Glutaraldehyde and formaldehyde are commonly used sterilizing agents that are known skin sensitizers. There is some controversy, however, regarding their capacity to cause respiratory allergy. The authors have demonstrated previously that topical exposure of mice to chemical contact allergens such as 2,4-dinitrochlorobenzene (DNCB) or respiratory allergens such as trimellitic anhydride (TMA) induces characteristic cytokine secretion profiles consistent with the selective activation of T helper 1 (TH1)- and TH2-type cells, respectively.
To investigate the quality of immune response provoked following topical exposure of mice to these materials.
BALB/c strain mice were exposed topically to 50% formaldehyde or to various concentrations of glutaraldehyde in acetone. Control animals were treated concurrently with the reference contact allergen DNCB (1% in acetone:olive oil [AOO]) or with the reference respiratory sensitizer TMA (10% in AOO). Thirteen days after the initiation of exposure, draining lymph node cells (LNCs) were cultured for 12–120 h and cytokine content of supernatants analysed by cytokine-specific enzyme-linked immunosorbent assay.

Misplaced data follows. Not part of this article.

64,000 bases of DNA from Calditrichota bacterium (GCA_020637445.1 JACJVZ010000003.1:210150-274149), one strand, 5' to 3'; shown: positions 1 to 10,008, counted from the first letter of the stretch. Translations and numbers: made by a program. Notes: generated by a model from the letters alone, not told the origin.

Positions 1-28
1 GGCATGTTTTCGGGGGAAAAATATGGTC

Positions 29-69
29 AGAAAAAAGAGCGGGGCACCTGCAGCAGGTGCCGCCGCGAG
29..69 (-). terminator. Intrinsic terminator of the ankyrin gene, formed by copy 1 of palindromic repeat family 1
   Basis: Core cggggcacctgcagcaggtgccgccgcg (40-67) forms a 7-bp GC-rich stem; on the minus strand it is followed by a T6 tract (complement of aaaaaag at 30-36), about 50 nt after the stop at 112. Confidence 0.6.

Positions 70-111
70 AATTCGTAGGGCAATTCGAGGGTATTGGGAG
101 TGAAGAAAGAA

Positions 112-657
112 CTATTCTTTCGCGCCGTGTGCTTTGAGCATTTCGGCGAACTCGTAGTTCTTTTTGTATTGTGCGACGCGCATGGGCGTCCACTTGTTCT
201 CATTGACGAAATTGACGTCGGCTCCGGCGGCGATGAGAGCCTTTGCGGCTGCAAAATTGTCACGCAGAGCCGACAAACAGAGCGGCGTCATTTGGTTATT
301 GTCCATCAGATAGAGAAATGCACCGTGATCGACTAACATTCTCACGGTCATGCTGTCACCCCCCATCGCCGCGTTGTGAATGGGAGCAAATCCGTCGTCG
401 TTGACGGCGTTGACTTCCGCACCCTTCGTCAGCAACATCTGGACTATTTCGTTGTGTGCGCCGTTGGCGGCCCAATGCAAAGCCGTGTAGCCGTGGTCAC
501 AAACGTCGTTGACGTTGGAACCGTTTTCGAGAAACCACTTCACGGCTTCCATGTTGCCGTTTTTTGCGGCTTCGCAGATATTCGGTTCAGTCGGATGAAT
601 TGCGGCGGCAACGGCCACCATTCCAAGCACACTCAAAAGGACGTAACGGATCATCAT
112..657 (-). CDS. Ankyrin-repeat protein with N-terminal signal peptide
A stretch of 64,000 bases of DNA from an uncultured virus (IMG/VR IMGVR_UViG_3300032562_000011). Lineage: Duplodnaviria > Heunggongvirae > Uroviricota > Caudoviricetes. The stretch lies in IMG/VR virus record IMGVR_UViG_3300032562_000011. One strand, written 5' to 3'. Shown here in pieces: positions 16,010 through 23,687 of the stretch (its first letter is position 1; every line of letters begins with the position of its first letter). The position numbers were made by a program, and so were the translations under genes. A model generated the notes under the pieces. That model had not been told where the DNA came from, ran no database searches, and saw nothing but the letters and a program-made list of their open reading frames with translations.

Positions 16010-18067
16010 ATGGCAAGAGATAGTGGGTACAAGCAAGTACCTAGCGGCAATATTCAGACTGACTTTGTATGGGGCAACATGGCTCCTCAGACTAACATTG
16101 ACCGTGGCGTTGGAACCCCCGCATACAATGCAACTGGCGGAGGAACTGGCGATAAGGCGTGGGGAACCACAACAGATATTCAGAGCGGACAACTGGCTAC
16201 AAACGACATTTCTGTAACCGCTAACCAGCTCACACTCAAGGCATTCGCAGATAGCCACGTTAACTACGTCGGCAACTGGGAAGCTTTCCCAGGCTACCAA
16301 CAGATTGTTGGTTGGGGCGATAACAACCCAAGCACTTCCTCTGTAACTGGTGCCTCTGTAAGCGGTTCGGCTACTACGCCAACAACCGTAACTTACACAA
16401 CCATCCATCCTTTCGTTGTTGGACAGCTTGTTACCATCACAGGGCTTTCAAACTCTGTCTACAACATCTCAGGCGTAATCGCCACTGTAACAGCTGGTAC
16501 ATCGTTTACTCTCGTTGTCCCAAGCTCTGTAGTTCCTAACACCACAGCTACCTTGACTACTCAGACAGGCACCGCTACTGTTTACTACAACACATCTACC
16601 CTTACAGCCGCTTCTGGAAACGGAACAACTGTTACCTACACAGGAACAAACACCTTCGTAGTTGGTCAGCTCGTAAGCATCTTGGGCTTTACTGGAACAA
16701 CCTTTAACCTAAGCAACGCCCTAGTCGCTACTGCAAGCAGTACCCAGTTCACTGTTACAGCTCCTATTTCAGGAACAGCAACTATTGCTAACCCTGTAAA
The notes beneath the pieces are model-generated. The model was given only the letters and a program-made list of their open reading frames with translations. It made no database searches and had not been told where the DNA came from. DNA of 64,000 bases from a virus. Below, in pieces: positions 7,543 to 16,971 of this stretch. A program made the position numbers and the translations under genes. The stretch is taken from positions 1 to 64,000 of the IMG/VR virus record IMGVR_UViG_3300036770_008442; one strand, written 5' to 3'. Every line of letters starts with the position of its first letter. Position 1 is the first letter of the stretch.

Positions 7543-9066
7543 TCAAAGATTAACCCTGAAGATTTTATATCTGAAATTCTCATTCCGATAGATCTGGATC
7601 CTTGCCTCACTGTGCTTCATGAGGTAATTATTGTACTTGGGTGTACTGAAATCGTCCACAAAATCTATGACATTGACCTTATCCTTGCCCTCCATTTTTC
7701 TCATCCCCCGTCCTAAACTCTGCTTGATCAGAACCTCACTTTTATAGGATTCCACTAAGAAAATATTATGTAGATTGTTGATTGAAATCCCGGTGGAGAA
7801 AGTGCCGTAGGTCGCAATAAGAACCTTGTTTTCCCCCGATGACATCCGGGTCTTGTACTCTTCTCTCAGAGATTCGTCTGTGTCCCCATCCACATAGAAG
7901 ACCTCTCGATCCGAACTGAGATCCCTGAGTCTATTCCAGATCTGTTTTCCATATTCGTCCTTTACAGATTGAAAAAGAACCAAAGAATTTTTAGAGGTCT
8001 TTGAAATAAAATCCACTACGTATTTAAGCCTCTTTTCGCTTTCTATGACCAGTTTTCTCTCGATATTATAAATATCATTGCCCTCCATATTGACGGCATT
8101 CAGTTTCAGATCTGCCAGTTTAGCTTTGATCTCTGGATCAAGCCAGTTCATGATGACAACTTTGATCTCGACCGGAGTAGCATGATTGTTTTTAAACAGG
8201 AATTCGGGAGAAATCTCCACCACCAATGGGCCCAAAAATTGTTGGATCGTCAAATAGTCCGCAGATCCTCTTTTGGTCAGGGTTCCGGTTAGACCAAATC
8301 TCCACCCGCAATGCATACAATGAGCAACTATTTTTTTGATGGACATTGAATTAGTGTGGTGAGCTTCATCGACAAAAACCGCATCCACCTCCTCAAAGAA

DNCB-α and formaldehyde-activated LNCs produced high levels of the TH1-type cytokine interferon γ, but little of the TH2-type products interleukins 4 and 10. TMA- and glutaraldehyde-stimulated LNCs displayed the converse TH2-type pattern of cytokine expression.
These data are consistent with glutaraldehyde, but not formaldehyde, having significant potential to cause allergic sensitization of the respiratory tract.